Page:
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The Strange Things Boutique




DVD. Cheezy Flicks.

Mark of the DevilOne of the interesting things about Witchfinder General is the number of films that it inspired, either as official semi-sequels or shameless imitations – Blood on Satan’s Claw, Cry of the Banshee, The Bloody Judge, The Demons… and Mark of the Devil, which proved to be the most successful of the lot thanks in part to a shamelessly crass US promotional campaign that included free vomit bags and proclaimed the film to be rated ‘V for violence’. This suggestion of excessive content was seemingly confirmed when the British censors banned the film outright (even now, the UK edition remains cut).

Starting life as a sleazy softcore sex and horror effort from producer Adrian Hoven (who would show his lack of ability in Mark of the Devil Pt 2), the film took on a new sense of credibility when writer-director Michael Armstrong – a contemporary and friend of Witchfinder general director Michael Reeves – took over the project and crafted it into a cynically brutal tale of witch-hunting, hypocrisy and brutality. Udo Kier stars as Christian, witchfinder in training who is assistant to Lord Cumberland (Herbert Lom), a newly arrived judge who at first seems set to end the brutal and random witch hunting of Albino (Reggie Nalder), but eventually proves to be just as corrupt. As Christian loses his faith in his master and the very idea of witch finding, he rebels, only to find himself torn between the rebelling locals and his former colleagues.

Mark of the DevilMark of the Devil became notorious for the graphic nature of the torture scenes, and these remain pretty shocking even now – with authentic tools used, it certainly captures the sheer horror of witch trial tortures in a way that no other film has managed. But it fails to match the quality of Witchfinder General, thanks to the problems in having a pan-European cast (all dubbed into English) and the battles between Hoven and Armstrong, which saw the producer going out of his way to sabotage the film, reshooting and subsequently re-editing the film. The ending - or more accurately, the ending no-one has seen - is the stuff of legend, due to what it missing – this version of the movie comes to a very sudden halt, although to be honest, the planned supernatural element probably would’ve been even more damaging.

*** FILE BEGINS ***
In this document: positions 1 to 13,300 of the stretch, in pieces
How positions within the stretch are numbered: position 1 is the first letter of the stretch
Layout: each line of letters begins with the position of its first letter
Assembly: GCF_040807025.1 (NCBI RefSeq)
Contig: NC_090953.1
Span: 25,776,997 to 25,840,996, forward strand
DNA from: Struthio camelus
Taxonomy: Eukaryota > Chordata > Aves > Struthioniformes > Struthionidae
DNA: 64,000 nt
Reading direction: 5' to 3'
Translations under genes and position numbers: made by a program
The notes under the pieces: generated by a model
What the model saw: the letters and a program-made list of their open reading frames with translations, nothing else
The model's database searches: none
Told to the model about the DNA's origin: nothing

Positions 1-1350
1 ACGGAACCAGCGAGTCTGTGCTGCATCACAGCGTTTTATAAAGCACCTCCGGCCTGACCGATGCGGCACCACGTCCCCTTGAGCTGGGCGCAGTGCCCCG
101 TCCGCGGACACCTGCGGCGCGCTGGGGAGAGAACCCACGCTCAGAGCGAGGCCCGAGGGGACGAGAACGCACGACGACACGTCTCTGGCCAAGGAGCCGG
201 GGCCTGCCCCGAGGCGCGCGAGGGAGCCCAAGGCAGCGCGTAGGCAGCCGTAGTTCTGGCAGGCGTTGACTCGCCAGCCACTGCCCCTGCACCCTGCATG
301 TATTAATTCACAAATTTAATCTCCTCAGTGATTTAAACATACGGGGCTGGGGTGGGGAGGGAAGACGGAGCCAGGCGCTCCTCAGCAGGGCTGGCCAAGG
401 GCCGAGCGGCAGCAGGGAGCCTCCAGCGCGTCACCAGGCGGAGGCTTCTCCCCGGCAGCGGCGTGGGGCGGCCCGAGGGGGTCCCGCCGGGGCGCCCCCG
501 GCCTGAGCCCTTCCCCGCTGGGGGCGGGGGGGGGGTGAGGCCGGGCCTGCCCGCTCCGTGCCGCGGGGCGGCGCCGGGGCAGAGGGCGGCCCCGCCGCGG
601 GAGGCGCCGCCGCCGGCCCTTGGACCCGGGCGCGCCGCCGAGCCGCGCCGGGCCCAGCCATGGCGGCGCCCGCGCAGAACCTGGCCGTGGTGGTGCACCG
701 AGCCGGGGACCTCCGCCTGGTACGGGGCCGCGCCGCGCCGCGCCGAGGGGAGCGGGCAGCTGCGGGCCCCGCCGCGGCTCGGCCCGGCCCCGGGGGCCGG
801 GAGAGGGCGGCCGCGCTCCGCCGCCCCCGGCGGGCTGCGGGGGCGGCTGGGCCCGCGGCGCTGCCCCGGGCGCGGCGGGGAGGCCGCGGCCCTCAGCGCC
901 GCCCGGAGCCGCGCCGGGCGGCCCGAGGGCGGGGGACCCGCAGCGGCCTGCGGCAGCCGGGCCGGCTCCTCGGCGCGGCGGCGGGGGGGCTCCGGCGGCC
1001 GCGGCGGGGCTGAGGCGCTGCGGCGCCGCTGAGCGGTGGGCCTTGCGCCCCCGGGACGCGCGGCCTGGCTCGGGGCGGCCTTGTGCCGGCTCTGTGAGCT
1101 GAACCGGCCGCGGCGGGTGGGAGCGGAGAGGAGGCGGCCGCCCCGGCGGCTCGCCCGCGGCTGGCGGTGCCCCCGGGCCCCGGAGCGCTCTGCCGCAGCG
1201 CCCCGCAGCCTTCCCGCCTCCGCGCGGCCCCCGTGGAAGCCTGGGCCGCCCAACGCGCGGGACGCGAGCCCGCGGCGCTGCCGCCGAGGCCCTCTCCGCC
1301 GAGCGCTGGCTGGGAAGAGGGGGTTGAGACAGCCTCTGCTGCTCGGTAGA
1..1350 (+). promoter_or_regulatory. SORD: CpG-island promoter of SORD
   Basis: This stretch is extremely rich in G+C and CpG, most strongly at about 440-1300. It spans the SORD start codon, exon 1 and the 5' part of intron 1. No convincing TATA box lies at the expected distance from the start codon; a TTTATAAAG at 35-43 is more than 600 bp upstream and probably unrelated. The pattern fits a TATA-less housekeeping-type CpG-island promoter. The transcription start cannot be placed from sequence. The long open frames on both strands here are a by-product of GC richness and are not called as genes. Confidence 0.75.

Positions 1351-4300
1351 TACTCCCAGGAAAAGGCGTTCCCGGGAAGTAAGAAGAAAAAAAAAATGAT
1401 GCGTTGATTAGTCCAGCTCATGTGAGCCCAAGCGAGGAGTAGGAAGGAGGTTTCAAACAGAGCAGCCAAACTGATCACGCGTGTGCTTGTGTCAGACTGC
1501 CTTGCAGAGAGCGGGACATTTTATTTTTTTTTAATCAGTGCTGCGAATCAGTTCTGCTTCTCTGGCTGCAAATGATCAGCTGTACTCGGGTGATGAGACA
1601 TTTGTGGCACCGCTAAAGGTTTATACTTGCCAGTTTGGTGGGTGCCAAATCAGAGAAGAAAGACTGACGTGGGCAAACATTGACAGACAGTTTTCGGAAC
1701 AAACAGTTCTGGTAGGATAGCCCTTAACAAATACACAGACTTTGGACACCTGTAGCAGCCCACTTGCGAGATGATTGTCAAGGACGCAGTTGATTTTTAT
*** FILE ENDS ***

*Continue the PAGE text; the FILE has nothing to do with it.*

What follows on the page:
Despite the faults though, this remains a powerful movie – Lom is a commanding presence, and Nalder is suitably sleazy. Kier, admittedly, has little to do in a fairly thankless role.

The film also boasts a lush, epic and entirely inappropriate musical score – the opening theme was recently reused on Hobo with a Shotgun, though its inclusion there fails to match the shock impact of this romantic music accompanying scenes of rape and murder.

Forty plus years after production, Mark of the Devil still feels fresh – and despite the clumsiness of the construction, still packs quite a punch. It’s essential viewing, though perhaps not in this dubious bootleg edition.






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